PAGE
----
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Standardization of CT Scanner Performance in Routine Clinical Exams: A Pilot Survey

X Duan

X Duan*, Y Zhang, S Leng, L Yu, C McCollough, Mayo Clinic, Rochester, MN

WE-C-103-7 Wednesday 10:30AM - 12:30PM Room: 103

The goal of this project is to standardize CT scanner performance across scanner models, software versions, and patient sizes. In this pilot study, we measured image quality and radiation dose for several CT systems for 3 patient sizes to determine the amount of variation that exists within our practice for our routine abdomen/pelvis scan protocol parameters.

4 CT scanners used in a single practice were studied. A wire phantom was used to measure the modulation transfer function (MTF), a foil phantom to measure section sensitivity profile (SSP), and semi-anthropomorphic abdomen phantoms of three sizes (15 year old, medium and large adults) to measure noise and assess automatic exposure control (AEC) performance. Scans of the abdomen phantom were performed by a clinical technologist as if the phantom were a patient, with all parameters per our clinical protocols. Wire and foil phantoms were scanned with AEC off using overlapping thin images, but with the same reconstruction kernel.

The 10% values of MTFs were 6.6, 6.4, 6.8 and 6.6 lp/cm and full-widths-at-half-maximum of SSP were 4.9, 5.0, 5.0 and 5.3 mm. The coefficients of variation of recorded CTDIvol were 18%, 20% and 24% for 15 year old, medium adult and large adult phantoms across the four scanners, with noise coefficients of variation of 11%, 6% and 19%.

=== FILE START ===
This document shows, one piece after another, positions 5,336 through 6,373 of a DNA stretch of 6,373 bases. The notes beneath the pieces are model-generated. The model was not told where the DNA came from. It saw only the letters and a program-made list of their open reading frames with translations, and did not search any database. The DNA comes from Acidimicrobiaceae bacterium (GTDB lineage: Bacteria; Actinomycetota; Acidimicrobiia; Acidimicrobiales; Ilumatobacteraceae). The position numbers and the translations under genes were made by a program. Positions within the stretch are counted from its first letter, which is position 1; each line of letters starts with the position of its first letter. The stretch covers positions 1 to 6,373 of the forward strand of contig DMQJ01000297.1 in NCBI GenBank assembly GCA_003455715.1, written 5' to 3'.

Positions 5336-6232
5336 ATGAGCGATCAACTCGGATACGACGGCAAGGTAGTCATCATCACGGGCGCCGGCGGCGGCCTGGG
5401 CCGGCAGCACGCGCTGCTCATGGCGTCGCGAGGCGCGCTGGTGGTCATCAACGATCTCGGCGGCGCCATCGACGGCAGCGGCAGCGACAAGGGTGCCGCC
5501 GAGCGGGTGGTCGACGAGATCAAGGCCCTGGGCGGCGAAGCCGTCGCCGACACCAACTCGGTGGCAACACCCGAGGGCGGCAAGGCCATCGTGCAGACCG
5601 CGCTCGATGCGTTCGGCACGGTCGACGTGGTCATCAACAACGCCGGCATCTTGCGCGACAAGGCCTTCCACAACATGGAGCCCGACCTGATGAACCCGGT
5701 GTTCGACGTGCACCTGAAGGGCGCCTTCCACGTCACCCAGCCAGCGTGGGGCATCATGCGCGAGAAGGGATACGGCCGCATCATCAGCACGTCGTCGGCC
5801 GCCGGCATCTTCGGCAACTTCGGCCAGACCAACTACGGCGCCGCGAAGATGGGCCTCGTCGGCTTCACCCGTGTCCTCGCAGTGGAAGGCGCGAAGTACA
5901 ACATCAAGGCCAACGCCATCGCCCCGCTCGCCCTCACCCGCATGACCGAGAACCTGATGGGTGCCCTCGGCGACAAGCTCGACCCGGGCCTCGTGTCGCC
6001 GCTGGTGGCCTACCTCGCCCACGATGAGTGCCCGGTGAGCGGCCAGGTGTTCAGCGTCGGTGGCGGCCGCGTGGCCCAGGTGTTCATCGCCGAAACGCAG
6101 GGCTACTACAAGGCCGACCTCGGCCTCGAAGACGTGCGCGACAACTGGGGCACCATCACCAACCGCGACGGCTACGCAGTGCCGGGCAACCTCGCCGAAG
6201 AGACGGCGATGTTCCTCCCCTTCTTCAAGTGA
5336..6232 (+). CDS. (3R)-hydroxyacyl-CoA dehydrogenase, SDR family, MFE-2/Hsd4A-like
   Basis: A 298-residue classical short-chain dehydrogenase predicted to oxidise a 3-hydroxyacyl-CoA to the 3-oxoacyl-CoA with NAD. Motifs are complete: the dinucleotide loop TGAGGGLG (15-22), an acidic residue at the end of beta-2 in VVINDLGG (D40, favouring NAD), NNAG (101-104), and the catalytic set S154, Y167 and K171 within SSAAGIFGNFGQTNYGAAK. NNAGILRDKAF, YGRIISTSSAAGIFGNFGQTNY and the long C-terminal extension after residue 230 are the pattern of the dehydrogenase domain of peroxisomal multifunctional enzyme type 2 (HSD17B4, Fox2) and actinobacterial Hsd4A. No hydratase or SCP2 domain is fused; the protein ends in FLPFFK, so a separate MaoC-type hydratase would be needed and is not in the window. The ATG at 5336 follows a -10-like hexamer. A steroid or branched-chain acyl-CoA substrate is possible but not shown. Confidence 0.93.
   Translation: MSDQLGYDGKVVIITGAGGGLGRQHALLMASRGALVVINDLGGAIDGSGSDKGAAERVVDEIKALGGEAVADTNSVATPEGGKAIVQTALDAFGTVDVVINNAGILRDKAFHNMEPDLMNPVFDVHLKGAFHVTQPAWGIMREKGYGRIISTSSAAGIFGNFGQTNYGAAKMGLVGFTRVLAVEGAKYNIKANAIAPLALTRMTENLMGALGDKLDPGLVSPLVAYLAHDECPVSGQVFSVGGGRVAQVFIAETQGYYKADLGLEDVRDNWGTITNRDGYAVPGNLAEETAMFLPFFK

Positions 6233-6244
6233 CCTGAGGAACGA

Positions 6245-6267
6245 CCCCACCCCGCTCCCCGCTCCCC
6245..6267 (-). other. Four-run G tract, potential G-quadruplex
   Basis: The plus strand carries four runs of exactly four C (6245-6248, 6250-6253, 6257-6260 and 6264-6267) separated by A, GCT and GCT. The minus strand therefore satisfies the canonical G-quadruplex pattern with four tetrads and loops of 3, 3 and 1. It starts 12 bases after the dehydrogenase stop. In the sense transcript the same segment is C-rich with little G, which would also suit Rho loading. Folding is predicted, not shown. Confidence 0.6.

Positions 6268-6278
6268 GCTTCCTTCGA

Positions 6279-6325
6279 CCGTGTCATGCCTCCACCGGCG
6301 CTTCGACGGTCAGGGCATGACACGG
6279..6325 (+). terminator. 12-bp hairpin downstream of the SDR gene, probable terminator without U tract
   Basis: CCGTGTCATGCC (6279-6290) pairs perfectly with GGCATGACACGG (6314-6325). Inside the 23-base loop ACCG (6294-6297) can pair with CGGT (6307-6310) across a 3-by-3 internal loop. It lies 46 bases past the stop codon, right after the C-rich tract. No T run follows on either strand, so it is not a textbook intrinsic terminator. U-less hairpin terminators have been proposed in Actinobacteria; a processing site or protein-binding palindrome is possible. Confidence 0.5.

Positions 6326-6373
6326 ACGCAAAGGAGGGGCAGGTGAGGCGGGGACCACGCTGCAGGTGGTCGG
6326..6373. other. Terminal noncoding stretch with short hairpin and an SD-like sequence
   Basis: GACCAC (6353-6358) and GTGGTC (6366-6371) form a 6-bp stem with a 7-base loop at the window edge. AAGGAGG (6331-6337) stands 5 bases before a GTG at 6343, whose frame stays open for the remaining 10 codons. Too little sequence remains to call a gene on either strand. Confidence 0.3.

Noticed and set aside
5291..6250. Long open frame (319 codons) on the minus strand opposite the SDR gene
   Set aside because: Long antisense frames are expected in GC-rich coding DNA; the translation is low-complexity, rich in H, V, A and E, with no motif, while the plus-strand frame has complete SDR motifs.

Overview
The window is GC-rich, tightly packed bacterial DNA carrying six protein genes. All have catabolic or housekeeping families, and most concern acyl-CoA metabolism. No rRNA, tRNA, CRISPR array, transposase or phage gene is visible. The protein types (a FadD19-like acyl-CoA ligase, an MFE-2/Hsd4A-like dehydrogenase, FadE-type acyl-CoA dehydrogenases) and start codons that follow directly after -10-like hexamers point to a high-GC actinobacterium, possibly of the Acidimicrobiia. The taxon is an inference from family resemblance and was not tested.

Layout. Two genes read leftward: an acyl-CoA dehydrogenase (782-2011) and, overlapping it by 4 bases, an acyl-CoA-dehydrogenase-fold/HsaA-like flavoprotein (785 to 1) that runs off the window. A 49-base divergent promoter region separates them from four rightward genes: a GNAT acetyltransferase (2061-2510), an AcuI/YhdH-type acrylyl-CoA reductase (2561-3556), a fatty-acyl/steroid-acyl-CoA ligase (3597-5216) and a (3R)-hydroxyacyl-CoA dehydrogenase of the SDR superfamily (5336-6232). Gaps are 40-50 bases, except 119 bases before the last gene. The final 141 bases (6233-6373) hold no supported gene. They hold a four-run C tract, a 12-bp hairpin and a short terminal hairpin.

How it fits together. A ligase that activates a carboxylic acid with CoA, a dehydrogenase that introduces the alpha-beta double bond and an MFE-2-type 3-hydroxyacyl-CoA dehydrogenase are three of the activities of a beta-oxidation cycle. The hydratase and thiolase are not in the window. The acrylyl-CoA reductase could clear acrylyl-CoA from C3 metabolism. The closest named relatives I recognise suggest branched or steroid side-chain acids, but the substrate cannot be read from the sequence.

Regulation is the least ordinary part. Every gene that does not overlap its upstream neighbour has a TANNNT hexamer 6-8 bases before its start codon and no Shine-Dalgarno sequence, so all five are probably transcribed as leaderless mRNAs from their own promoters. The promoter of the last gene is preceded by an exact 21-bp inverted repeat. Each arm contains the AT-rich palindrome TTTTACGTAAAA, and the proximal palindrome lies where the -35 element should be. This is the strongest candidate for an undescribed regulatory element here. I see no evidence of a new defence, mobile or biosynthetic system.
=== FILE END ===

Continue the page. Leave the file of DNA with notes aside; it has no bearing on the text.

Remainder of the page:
For routine abdomen scans performed in a single practice using different scanners, there were negligible differences in spatial resolution (MTF or SSP). For a 15 yo and medium adult phantoms, variations of dose and noise were present, but modest. For a large adult, a factor of 1.8 in dose and 1.6 in noise were observed between the lowest and highest dose or noise values, demonstrating an opportunity to adjust our AEC settings to make the dose and noise more consistent across scanners.

Funding Support, Disclosures, and Conflict of Interest: This work was supported in part by NIH grant R01 EB071095 from the National Institute of Biomedical Imaging and Bioengineering.

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